James Moore: RBS cuts cost of bouncing a cheque or two

Outlook: The move is good news for consumers

Royal Bank of Scotland is in need of a bit of good publicity. After all, if any bank really defines the arrogance, the hubris, the sheer stupidity of the events that led up to the banking crisis that has kicked us all in the teeth, it is RBS.

So here's new retail bank chief Brian Hartzer cutting the cost of bouncing a cheque from £38 to just a fiver from the beginning of October. Naturally, the announcement was accompanied by a typically back-slapping self congratulatory press release hailing what a marvellous and fantastic move this is for the holders of accounts with RBS and its subsidiary NatWest.

Well maybe. And maybe the bank is simply pre-empting the forthcoming House of Lords ruling on the Office of Fair Trading's long running investigation into the issue of whether £38 is unfair. (It is, particularly given that banks themselves have been bouncing cheques and expecting us to pick up the tab). It will also be most interesting to see what happens to other charges as a result. If Mr Hartzer wants his bonus, he's presumably going to have to find the money he's going to lose as a result of this move from somewhere. Although, given the state of the economy and the way the downturn has squeezed family finances, he may actually find that an increased volume of bounced cheques does the job for him, and very nicely too.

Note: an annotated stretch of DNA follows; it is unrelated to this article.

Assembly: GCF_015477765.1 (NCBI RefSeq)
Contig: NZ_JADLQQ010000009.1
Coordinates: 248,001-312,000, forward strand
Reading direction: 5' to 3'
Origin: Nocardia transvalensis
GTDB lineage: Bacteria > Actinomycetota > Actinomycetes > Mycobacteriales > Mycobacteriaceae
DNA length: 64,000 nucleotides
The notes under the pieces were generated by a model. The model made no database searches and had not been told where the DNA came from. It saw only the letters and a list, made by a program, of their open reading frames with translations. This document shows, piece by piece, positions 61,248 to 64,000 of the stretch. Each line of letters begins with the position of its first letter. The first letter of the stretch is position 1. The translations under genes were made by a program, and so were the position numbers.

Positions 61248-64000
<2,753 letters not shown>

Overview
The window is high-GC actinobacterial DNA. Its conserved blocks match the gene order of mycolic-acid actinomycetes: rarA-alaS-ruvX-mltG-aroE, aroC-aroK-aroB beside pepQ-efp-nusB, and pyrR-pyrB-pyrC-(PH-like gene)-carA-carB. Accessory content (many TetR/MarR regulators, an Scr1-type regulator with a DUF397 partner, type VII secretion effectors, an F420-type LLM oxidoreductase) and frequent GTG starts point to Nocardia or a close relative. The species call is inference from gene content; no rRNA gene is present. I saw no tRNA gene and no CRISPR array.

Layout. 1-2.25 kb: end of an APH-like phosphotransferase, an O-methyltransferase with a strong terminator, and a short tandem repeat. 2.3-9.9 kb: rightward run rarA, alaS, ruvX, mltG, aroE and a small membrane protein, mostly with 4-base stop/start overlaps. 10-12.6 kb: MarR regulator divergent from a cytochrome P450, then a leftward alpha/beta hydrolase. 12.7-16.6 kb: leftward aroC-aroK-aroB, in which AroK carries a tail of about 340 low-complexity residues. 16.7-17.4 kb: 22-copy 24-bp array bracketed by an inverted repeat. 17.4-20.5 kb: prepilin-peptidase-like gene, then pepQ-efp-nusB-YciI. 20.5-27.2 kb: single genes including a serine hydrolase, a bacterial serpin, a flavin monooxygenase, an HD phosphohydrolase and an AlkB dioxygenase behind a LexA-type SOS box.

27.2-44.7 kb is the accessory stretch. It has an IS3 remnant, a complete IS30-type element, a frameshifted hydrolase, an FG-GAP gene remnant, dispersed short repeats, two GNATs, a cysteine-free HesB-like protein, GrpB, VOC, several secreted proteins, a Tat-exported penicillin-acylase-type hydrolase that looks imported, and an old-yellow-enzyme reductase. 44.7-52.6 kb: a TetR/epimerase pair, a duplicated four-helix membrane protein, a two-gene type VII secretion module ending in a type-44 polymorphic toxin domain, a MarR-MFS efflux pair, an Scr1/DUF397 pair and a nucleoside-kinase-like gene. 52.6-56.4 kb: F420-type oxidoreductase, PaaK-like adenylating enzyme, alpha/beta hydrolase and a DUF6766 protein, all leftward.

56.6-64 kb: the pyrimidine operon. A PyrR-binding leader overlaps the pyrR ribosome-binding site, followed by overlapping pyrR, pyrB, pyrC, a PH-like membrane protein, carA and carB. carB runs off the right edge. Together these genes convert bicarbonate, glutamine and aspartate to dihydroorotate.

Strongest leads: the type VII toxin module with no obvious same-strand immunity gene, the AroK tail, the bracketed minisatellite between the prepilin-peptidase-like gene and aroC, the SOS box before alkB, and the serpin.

The move is still good news for consumers and better a sinner repenteth etc. But if Mr Hartzer really wants to make a splash, he would be better off taking action to improve the enormous level of complaints banks are receiving from their long suffering customers, as we reported last week. Perhaps he'll even publish the RBS specific data before the FSA makes him. Just don't bank on it.